The examples you posted are from 2010, which was half a decade ago. The few times time I've turn on some mainstream radio station and made an attempt to listen to whatever the hell is going on this current year, I don't hear any Supersaw. Everything from Pop to Rap in my ears is trying to take a step backwards. More analog tones, more old school Roland TR sounds, more reverb. Personally, I'm glad Supersaw leads and that whole epic style of anthem Trance music is over. All I can hope for now is that if the JP-8000 has any kind of resurgence, it will be for being the "poor man's Jupiter 6" and not all those generic Supersaw anthem sounds that everyone made with it.
Old 9th May 2015
  #10
Deleted d7fb6a5
Guest
The super saw is around and in heavy use with the big room edm styles as well as the trance edm crossovers by the likes of w&w etc. But it's back with a difference. It's now not so detuned but more 'stacked' and hard synced. Hypersaw is the term being spun for this. Likely originating from the virus ti feature of the same name and thus the software emulations jumping on the bandwagon.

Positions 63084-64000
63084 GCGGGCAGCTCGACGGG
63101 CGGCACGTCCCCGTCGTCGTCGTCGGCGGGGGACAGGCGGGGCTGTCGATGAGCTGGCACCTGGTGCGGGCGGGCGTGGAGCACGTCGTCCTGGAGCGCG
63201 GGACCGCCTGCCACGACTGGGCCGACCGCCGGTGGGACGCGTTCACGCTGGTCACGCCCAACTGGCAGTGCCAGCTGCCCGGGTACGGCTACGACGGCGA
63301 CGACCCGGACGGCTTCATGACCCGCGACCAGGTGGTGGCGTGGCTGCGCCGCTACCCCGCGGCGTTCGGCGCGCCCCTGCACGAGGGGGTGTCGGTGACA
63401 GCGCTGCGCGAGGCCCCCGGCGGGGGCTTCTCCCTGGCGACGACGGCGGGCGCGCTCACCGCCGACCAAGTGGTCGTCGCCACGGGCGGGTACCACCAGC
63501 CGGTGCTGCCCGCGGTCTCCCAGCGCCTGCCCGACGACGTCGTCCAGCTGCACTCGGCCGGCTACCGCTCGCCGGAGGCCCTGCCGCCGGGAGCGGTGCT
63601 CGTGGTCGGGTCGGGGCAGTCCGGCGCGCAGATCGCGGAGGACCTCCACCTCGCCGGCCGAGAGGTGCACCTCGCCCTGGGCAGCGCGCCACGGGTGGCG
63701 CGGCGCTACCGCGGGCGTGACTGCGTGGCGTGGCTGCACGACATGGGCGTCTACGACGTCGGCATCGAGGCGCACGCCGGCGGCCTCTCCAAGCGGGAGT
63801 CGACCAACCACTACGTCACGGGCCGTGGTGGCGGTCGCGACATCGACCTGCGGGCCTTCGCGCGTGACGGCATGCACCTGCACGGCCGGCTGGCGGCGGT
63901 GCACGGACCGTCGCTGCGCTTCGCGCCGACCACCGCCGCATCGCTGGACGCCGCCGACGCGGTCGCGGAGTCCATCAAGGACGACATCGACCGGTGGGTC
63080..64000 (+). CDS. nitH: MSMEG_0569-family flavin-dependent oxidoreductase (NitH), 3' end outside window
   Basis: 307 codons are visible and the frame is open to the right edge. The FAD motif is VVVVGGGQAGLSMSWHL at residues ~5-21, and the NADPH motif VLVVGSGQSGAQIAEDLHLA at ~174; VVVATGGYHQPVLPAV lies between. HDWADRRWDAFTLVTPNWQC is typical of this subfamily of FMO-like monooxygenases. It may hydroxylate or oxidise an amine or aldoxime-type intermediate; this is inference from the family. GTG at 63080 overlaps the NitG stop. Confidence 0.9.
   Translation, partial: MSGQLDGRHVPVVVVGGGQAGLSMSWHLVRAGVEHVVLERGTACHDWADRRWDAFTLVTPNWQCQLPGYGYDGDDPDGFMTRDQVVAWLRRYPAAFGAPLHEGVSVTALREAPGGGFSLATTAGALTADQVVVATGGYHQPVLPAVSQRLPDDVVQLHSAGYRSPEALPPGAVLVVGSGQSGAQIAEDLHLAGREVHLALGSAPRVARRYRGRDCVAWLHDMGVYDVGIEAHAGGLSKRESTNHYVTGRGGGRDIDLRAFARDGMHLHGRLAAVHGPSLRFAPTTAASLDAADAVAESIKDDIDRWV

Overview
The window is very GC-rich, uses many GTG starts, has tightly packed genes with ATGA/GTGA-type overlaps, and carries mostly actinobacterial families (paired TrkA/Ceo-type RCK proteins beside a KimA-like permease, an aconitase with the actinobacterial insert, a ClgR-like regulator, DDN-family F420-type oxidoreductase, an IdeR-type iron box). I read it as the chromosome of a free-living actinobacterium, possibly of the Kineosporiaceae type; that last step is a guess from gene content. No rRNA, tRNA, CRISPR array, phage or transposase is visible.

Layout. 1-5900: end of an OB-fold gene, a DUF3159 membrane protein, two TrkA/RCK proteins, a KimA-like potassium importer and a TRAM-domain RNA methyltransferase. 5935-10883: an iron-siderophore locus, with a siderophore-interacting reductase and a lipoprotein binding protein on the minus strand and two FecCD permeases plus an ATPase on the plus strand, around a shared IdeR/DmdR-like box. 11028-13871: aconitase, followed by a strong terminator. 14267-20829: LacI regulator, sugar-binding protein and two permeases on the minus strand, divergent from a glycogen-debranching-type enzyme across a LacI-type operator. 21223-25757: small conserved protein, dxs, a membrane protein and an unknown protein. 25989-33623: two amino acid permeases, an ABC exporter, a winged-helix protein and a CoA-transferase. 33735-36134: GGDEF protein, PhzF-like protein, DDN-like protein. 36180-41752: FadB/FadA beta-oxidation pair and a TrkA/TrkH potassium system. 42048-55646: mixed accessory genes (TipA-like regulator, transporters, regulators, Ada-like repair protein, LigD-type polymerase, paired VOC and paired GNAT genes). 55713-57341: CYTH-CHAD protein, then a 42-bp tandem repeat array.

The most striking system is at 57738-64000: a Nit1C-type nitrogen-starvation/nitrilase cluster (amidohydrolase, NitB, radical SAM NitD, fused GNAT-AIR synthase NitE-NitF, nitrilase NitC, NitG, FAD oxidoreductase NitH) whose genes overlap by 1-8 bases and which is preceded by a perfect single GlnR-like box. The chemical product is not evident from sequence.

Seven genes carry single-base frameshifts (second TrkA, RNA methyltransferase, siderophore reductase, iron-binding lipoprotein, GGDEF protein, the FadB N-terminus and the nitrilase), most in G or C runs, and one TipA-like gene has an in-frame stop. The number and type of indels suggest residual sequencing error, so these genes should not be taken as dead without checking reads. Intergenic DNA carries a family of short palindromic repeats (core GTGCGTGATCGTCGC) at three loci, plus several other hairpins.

electronic tunes now becoming absent from analogue warmth, character and tone with its subtle harmonics filling electronic audio spectrums and replaced by big sounds with stacked unison and white noise all inapired and driven by the digital era we've all sat through. With analogue swinging back into main stream how will this change the sounds of the next decade?

Whether it's a good thing or not is as individual as whether you like mild cheddar or mature cheddar but it is present.
Old 9th May 2015
  #11
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Everything that's considered 'dated', will come back in fashion one day.
Old 9th May 2015 | Show parent
  #12
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R3Member's Avatar
Quote:
Originally Posted by Deleted d7fb6a5 View Post
But it's back with a difference. It's now not so detuned but more 'stacked' and hard synced. Hypersaw is the term being spun for this. Likely originating from the virus ti feature of the same name and thus the software emulations jumping on the bandwagon.
The real 8000/8080 Supersaw can't be hardsynced, so you're correct about what most people are hearing now is some kind of imitation.
Old 9th May 2015